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Types of Vaccines
There is a surprising array of vaccine types available these days, including some for COVID-19
Late in 2020, I produced a video called Virus Basics. At that time, there was no vaccine ready for COVID-19, though several were in the works. Since then, several COVID-19 vaccines have hit the market, and a significant number of Americans have successfully been protected from the virus. So as an update, I have taken a quick look at vaccine types and how they work, including those for COVID-19. Read on.
Vaccines, usually in the forms of shots or nasal sprays, are used to prevent disease, both viral and bacterial. According to a Health and Human Services website article, Vaccine Types, there are several major types of vaccines. These include live vaccines, which use a weakened (attenuated) form of the live pathogen, and inactivated vaccines, which use dead microbes of disease for vaccination.
Another type of vaccine discussed is the mRNA (messenger RNA) vaccine. This is currently being used to prevent the COVID-19 virus. Messenger RNA is found in all living things, but the mRNA in a vaccine contains the code necessary to make a protein or part of a protein produced by a pathogen. The mRNA is then injected into the body, where it is picked up by an immune cell. The immune cell makes the protein and displays it on its cell surface. Antibodies recognize it as foreign, and an immune response is triggered.
Also mentioned were subunit vaccines, which include polysaccharide, conjugate, and recombinant vaccine types. These vaccine types all have one thing in common: they elicit an immune response using just pieces of pathogens, germs, instead of the whole pathogen. This article kind of glosses over these vaccine types, and for a somewhat deeper look at how each of these works, you have to turn to other resources. Sometimes subunit vaccines also contain additives, called adjuvants, that enhance the immune response.
A subunit vaccine may be made from just part of an immune-triggering protein produced by the pathogen. A subunit vaccine might also be made from a bacteria’s hard, polysaccharide outer covering (polysaccharide vaccines), or the hard capsid (protective covering) of a virus.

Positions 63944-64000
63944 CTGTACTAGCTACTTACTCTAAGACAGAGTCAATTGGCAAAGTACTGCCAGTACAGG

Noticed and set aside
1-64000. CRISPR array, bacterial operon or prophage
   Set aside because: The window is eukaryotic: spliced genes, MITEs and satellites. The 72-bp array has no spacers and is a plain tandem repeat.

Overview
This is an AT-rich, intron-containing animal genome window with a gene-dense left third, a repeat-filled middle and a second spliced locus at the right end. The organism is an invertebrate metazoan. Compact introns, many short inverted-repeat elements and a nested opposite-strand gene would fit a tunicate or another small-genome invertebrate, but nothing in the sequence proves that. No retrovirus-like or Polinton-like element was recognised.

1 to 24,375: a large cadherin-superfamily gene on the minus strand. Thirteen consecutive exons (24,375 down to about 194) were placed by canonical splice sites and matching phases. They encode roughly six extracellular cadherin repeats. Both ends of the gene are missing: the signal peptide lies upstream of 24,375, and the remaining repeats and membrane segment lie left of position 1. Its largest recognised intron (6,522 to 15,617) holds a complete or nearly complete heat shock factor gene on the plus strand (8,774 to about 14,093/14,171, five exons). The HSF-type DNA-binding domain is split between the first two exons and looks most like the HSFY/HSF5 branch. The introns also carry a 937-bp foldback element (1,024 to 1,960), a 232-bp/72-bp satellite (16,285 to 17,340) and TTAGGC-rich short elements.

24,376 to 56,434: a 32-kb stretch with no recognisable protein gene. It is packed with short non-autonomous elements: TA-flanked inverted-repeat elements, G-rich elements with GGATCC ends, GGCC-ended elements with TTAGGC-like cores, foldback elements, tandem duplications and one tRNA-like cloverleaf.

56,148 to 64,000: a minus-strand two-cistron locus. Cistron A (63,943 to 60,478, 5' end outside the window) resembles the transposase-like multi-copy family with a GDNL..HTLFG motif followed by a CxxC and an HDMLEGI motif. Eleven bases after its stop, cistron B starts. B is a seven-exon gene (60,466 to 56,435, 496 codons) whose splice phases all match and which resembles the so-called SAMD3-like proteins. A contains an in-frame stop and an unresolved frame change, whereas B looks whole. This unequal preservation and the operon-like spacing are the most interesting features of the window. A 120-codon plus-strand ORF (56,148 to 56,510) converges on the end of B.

Conjugate vaccines contain the substances from the hard polysaccharide coats of bacteria linked to a pathogen protein. The conjugation of these two items not only triggers a strong immune response for even very young patients under 18 months, but also allows the body to “remember” the invading germ.
In recombinant vaccines, part of the DNA of a pathogen, say from the hepatitis B virus, is inserted into the DNA of another type of organism, such as yeast cells, with the result that yeast cells are “tricked” into quickly and safely producing large amounts of an immune triggering protein of the virus, allowing for the manufacture of this recombinant kind of vaccine.
The last of the vaccine types discussed were the toxoid vaccines and viral vector vaccines. Toxoid vaccines trigger an immune response to substances produced by some germs, rather than the germ itself.
Viral vector vaccines use a modified version of a relatively harmless virus to deliver protection from a more deadly virus. As of April 2021, some COVID-19 vaccines were in clinical trials which use viral vectors.
As the article explained, there are different pros and cons to the different types of vaccines. For example, live attenuated vaccines deliver a strong, long-lasting immune response; however, there is a slight risk of becoming sick from the disease injected (particularly for those with compromised immune systems), and the vaccine must be kept cool during shipping. Vaccines using a dead germ do not have those risks, but may not deliver a strong or long-lasting effect, and so booster shots may be required over time to maintain immunity. Messenger RNA vaccines deliver a strong response, but must be kept super cold during shipping. This limits the number of sites that can deliver the vaccine, and so on.
This is not the end of the story. There are still more types of vaccines under development, such as DNA vaccines, which could be easier and quicker to manufacture; mRNA vaccines that are more stable at somewhat higher temperatures; and vaccines that might be used to treat disease after onset, rather than focusing on prevention.
Water Testing for Brain-Eating Ameba
Wednesday, 11/04/20 10:00 pm – KPRC Channel 2 ran an investigative piece by Joel Eisenbaum noting that after the September death of a child from a brain-eating ameba infection by Naegleria fowleri (NF), several municipalities in Texas did water testing looking for NF, but most Texas municipalities did not. Asking why not, the answer Eisenbaum came up with was that “around-the-clock chlorine monitoring and more generalized bacterial testing eliminates the need to specifically test” for NF, per Yvonne Forrest of Houston Water. Eisenbaum said, “that meets industry standards.” He also quoted Lake Jackson’s Assistant City Manager as saying that Lake Jackson’s water had not been adequately chlorinated. This aligns well with what I learned and explained in my article that proper chlorination of municipal water systems eliminates the need to worry about NF in water.
The take-away is that NF is a heartbreaking, deadly infection, but it is very rare, and it can only access the brain if water goes up the nose. So, hold your nose or wear a nose plug when diving into freshwater, be sure to use sterile saline solutions in your Neti pots, and remember the next time you complain about chlorinated water, it is chlorinated for your protection.